-- On the eighth day God was back in His woodworking shop! Lenny, East Providence, RI

View richgreer's profile


4541 posts in 3923 days

#14 posted 01-06-2012 04:45 PM

Lenny – Thank you for your kind comments.

I hope no one read my review as advocating the buy side. If I had the time I probably would have preferred to build. That’s my nature. However, I have a to-do list as long as your arm and some of the projects have some deadlines on them. I crudely estimate that building a really good sled would take at least 5 hours and probably more than that.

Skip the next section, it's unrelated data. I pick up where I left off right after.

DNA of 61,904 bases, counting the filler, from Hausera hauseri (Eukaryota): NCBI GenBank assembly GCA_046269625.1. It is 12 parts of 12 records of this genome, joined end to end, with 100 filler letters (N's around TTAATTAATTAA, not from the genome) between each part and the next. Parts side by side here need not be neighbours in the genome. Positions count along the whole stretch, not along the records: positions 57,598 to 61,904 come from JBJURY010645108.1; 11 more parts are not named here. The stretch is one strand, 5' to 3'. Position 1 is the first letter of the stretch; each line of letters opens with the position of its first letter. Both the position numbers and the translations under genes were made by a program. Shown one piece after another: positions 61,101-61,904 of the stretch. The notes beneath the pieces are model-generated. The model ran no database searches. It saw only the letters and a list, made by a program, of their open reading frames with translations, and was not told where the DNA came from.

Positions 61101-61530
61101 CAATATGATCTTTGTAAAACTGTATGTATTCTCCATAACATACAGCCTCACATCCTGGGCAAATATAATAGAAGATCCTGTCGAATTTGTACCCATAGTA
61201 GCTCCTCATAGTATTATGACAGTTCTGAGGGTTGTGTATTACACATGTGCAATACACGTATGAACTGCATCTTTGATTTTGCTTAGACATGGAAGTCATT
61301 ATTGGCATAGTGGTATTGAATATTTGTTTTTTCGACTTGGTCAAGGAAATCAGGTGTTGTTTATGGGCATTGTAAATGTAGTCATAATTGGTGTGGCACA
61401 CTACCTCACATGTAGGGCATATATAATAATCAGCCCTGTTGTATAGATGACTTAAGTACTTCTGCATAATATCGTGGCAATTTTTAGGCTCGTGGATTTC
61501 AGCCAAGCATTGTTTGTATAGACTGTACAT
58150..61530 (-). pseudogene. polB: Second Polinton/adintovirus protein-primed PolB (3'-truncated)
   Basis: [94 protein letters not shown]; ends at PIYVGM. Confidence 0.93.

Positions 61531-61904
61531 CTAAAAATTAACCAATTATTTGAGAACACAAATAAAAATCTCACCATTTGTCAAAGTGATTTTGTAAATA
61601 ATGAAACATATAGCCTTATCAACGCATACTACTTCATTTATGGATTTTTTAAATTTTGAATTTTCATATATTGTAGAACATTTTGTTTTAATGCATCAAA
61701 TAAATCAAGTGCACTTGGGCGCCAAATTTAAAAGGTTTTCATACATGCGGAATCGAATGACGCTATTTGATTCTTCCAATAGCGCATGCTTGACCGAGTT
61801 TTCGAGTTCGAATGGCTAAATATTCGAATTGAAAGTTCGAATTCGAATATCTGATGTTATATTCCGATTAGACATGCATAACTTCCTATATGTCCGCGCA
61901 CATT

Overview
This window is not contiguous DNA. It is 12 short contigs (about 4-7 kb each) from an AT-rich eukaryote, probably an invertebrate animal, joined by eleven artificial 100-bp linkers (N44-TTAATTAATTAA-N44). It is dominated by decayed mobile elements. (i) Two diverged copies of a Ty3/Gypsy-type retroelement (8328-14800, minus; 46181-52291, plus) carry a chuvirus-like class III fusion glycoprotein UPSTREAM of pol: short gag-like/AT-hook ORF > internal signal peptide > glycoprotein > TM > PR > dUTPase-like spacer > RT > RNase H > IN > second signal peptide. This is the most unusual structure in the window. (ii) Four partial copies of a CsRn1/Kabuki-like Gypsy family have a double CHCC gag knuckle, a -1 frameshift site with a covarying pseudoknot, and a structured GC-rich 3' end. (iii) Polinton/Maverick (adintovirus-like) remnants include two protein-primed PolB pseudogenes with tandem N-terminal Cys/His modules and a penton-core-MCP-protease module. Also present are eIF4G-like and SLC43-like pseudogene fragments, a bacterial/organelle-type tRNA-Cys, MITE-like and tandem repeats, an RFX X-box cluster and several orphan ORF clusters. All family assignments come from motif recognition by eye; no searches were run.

I don’t advocate buy versus build or vice versa. It’s just in this case, all things considered including my to-do list, the buy decision was the right decision for me. After working with this sled for a few days, I think I made the right decision.

-- Rich, Cedar Rapids, IA - I'm a woodworker. I don't create beauty, I reveal it.

View Lenny's profile


1674 posts in 4376 days

#15 posted 01-06-2012 05:38 PM

I’m in agreement with you Rich. To each their own and for whatever reasons they might have. I made a workbench and went with a pre-made workbench top. Some might say, “What’s the fun? We’re woodworkers and making it is the fun part.”, and they would be right. But as you said, sometimes expediency outweights time and effort.

-- On the eighth day God was back in His woodworking shop! Lenny, East Providence, RI